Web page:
“So many of the films about love I grew up with feel adolescent,” she added. “They are all about the getting together.
“I wanted to make a mature love story, to explore how they lived the relationship in regard to their marriages. They were both women who broke all the rules — in Virginia’s case the whole form of the novel — so I had to break the rules of period drama in my own small way.
“Period dramas are usually about a lovely chat in a lovely room. I tried to make it be about how it felt.”
Button also paints a sympathetic portrait of the pair’s husbands, the rather uptight political theorist Woolf and the debonair bisexual writer and diplomat Harold Nicolson.
“There are some historians who say that Leonard Woolf was very controlling. But I think he had an incredibly progressive approach to supporting her mental health.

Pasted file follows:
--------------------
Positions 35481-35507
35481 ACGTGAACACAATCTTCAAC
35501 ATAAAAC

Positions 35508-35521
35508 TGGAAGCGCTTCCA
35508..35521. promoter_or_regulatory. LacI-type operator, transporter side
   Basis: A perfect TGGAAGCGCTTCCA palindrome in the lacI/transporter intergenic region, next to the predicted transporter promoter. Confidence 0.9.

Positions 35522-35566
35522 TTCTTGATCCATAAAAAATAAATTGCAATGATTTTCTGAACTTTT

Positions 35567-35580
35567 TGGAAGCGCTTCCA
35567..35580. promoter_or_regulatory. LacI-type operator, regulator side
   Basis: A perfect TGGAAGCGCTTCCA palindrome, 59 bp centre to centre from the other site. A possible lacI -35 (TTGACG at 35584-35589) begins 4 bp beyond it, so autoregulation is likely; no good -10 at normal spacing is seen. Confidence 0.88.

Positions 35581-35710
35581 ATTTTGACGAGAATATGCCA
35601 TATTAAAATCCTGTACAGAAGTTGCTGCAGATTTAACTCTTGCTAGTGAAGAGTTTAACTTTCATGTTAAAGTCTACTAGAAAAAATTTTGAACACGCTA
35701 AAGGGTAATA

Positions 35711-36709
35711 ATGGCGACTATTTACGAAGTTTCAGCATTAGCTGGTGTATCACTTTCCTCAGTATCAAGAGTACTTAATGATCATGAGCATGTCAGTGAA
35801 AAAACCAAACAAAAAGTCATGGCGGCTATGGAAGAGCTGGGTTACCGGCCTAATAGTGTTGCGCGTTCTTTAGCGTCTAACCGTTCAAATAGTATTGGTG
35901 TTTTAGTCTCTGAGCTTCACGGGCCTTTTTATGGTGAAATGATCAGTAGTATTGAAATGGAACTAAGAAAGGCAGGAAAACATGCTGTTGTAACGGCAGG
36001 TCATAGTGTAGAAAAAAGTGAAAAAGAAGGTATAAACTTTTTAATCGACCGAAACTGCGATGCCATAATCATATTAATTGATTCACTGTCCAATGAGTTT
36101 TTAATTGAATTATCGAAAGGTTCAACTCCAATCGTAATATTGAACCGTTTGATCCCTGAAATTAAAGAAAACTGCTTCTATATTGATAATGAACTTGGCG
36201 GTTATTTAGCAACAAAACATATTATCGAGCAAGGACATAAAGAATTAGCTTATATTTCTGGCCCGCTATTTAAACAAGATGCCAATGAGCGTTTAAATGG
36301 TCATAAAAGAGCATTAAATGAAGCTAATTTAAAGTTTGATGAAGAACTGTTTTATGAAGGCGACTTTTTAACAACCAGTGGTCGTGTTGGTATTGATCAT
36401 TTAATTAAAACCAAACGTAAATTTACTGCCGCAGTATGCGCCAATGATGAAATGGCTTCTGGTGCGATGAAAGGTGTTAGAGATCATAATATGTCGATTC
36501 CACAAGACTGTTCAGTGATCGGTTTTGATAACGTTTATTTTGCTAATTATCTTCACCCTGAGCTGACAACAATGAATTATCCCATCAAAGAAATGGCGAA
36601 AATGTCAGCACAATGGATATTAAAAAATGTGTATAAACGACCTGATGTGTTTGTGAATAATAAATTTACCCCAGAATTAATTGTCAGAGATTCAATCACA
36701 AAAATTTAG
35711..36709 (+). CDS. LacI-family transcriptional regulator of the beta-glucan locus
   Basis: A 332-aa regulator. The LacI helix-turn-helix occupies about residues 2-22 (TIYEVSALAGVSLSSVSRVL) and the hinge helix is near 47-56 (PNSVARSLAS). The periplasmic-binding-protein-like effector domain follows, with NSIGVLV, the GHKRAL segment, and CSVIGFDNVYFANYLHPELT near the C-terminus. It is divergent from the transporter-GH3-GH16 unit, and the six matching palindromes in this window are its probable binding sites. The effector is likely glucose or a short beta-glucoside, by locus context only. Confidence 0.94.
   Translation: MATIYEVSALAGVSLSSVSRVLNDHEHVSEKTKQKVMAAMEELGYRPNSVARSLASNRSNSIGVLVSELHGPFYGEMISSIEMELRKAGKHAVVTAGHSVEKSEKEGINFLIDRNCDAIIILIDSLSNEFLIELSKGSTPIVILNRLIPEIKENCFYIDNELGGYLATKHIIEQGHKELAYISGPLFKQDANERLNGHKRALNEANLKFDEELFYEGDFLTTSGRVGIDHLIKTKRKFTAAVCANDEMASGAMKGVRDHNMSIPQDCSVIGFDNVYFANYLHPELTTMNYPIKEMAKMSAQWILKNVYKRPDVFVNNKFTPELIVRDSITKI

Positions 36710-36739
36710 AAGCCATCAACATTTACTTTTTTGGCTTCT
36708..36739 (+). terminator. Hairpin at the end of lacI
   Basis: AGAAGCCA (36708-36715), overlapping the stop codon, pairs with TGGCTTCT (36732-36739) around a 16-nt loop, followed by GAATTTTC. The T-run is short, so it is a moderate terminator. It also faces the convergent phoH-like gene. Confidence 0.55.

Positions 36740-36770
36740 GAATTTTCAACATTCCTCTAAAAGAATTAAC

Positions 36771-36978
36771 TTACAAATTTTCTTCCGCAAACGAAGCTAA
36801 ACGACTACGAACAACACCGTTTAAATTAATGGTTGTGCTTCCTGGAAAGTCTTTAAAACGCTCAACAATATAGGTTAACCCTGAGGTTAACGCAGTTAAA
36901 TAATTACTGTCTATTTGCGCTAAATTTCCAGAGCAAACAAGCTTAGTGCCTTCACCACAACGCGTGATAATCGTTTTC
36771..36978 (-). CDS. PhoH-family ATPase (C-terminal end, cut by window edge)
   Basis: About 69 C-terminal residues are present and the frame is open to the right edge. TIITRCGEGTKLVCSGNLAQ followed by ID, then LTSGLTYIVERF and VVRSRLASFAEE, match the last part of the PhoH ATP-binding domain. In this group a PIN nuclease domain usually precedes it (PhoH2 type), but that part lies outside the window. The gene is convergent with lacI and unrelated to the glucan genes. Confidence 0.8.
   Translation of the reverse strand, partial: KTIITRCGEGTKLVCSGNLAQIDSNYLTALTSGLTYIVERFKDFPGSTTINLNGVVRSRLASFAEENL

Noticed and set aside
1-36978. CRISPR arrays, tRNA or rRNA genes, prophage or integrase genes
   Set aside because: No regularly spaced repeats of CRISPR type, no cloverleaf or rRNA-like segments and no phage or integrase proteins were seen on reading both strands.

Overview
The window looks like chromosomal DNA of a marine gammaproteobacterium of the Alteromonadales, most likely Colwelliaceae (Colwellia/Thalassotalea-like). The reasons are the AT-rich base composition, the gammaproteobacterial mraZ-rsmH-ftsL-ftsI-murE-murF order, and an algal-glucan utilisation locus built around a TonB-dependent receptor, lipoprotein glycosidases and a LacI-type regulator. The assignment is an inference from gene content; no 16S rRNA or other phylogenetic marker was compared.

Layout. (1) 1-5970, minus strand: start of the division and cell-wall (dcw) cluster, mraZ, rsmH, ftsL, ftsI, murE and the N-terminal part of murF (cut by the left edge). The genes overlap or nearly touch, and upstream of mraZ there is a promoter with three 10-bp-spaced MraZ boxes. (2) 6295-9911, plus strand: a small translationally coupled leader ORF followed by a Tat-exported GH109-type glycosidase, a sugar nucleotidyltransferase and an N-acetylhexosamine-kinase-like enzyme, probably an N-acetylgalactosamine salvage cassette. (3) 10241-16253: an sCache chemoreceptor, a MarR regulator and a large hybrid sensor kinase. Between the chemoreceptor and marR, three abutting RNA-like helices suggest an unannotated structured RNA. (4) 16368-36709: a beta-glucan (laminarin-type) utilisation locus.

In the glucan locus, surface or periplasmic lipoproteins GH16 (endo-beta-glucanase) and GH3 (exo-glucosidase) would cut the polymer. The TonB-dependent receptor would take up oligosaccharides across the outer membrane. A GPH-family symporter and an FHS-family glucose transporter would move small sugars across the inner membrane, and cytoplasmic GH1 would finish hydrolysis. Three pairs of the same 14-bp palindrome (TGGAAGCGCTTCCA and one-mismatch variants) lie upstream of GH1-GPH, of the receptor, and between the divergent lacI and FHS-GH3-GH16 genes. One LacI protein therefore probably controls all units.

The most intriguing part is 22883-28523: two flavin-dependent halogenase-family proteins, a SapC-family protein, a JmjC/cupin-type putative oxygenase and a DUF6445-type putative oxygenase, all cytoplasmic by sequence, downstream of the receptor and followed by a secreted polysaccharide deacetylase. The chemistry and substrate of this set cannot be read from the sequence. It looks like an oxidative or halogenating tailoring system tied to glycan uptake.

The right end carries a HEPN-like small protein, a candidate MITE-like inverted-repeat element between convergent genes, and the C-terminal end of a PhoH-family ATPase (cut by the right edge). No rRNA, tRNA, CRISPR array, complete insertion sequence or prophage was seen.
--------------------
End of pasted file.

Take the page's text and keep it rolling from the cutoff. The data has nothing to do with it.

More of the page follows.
“In order to remain healthy Virginia needed a particular routine and her husband was a huge part of that.
– ‘Captivating and earthy’ –
“As for Vita and Harold Nicolson, they loved each other so much. There was a long and great marriage,” Button said.
“They both had needs and desires outside the confines of a heterosexual marriage and they let each other have the freedom to have those relationships. They had their open, unconventional marriages, but they had feelings about it. They weren’t robots.
“Harold had struggles with the relationship with Virginia,” and Leonard Woolf suffered too, as Button discovered when she read one of his letters.
“He talks about jealousy and says that he doesn’t recognise it as an emotion. ‘Wow!’ I thought as I read it.
“If you need to know only one thing about a person, that is him,” she added.